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Guam Pumpkin Pastit
...a baked pumpkin turnover you can make way ahead of time.



Pastit, pronounced as pus-tit, is the baked version of pumpkin turnover while buchi buchi is the fried version of pumpkin turnover. These take-and-go treats are popular on Guam throughout the year. Many mom and pop stores sell them as well as the gas stations sprinkled throughout the island. 

The crust of the buchi buchi is different from the crust of the pastit, though both use the same filling. The pastit recipe in the cookbook is excellent; it has the perfect ratio of flour to fat to hold up well in your hand and is not oily.


I replaced the Crisco in the crust recipe with SOLIDIFIED coconut oil; keep everything else the same for the recipe/instructions. OMG, the flavor and texture, while subtle, is incredible! The difference is quite apparent to me because I've been making this for almost 30 years, but for anyone making/eating for the first time, it will just be delicious. Coconut oil will solidify in an air conditioned house, about 70 degrees F. If you use the crust immediately, it will be a bit flaky and more firm. If you fridge the crust for a day or two, the texture will more closely resemble the texture of the Crisco crust. To fridge the crust if you want to make ahead of time, divide dough into a couple of portions, press into a thick disc, wrap in plastic wrap, store in a freezer bag, and keep in fridge for up to two days.

pastit recipe in A TASTE OF GUAM

Making pastit in Germany for Guam Liberation 1999.

from a fan: “Thank You Paula Quinene for sharing your recipe! It smells like it's Thanksgiving Day in my home…I told you..fresh from the oven, into my tummy! Gof Mungi!” 

from a fan:  " I wanted to make pastit. Thanks to you, they turned out just right and my kids and friends loved them."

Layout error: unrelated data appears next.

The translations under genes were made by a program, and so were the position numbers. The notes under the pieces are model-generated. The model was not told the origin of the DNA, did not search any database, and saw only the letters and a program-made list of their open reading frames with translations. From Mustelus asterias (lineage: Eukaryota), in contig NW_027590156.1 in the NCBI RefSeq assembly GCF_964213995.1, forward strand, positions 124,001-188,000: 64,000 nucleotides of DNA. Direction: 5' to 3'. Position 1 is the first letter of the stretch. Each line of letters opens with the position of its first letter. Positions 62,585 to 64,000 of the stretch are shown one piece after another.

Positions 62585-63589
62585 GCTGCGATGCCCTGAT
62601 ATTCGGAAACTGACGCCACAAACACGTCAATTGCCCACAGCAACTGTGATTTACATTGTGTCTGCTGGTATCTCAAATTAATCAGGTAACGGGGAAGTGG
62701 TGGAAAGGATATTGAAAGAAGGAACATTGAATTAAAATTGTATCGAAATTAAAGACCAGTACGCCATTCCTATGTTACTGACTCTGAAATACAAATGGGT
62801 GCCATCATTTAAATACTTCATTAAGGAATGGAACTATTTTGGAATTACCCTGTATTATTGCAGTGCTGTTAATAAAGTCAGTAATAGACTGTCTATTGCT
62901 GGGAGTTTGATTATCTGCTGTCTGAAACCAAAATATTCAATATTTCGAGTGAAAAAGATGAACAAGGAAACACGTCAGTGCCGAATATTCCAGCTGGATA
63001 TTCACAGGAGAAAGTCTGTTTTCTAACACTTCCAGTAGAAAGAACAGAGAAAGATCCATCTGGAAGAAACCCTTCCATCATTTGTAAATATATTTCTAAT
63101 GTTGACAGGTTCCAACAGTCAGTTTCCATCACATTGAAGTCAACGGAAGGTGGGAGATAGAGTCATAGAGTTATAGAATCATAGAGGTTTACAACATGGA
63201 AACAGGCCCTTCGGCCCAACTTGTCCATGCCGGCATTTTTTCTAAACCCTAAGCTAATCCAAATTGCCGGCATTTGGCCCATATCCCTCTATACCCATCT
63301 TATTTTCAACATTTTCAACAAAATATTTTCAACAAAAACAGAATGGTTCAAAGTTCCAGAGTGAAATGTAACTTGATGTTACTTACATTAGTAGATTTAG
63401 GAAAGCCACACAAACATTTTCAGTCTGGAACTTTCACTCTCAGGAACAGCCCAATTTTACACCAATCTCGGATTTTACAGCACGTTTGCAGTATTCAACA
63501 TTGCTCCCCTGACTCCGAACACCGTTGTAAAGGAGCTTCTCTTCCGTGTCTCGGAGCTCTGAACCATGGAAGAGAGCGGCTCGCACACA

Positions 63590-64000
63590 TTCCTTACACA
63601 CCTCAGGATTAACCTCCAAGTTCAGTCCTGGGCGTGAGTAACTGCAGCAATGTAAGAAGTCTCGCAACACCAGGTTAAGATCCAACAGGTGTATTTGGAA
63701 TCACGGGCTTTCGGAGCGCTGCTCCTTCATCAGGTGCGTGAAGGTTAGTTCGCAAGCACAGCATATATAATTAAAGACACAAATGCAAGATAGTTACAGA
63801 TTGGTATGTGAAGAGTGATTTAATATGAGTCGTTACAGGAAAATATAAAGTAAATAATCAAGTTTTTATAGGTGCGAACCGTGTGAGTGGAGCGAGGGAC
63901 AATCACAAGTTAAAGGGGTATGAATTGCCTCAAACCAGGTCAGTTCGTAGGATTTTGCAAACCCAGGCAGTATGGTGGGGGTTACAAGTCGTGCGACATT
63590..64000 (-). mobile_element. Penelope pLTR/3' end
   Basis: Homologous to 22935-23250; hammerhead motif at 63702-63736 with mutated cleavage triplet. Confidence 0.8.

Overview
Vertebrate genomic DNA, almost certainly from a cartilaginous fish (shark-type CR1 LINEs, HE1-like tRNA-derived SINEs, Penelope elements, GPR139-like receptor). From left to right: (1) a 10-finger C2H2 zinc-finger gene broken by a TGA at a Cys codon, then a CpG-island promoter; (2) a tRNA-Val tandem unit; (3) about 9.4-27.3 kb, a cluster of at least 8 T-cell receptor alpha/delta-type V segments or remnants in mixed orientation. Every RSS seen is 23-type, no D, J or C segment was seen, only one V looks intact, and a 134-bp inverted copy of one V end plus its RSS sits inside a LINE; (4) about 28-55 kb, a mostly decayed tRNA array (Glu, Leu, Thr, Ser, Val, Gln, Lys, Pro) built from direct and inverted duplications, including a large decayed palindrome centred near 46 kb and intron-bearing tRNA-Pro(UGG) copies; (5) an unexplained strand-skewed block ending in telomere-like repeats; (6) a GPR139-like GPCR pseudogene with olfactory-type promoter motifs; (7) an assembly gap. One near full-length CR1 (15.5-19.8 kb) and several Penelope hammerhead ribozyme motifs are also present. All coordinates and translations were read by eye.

from a fan:  "Hafa Adai, Paula! l bought A Taste of Guam book thru amazon online order,and l was making  pumpkin pastit. lt turned out great and delicious!! My family and l love it."


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Ties to the world:

Similarities – name, filling

Catalan – pastis

Spanish – pastel

One of the most interesting things I have found about the Chamorro heritage comes from pastit, buchi buchi, and empanada. In Chamorro, pastit is the baked version of pumpkin turnover. Pie translates to pastis in Catalan, and pastel in Spanish. In many Latin American countries, turnovers are referred to as empanadas. In her book, "Latin American Street Food," Sandra Gutierrez defines empanar as "to encase in bread." Suffice it to say, how is it that on Guam we say pastit instead of empanada de calamasa? Buchi buchi on Guam refers to the fried version of the pumpkin turnover, yet in the Phillipines, buchi -- one word only -- is a dessert shaped into a ball, filled, fried, and coated in sesame seeds. Empanada on Guam is specifically the achote-flavored, masa harina-crust turnover filled with achote-flavored chicken and rice. This divergence reflects the influence of Spain, Mexico and the Philippines on Guam's food during the island's early history.



Effective March 2021, PaulaQ will begin replacing Canola and vegetable/seed oils in recipes with pure lard from Reverence Farm, coconut oil, and avocado oil. 



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© Copyright Paula Quinene. Check out Guam cookbooks and Chamorro cookbooks, A Taste of Guam and Remember Guam, for more Guamanian recipes and Chamorro recipes that are tested, tried and true. Get Macarons Math, Science, and Art, for foolproof macaron recipes and techniques. Enjoy a Guam romance novel in Conquered. Most photos courtesy Paula and Edward Quinene.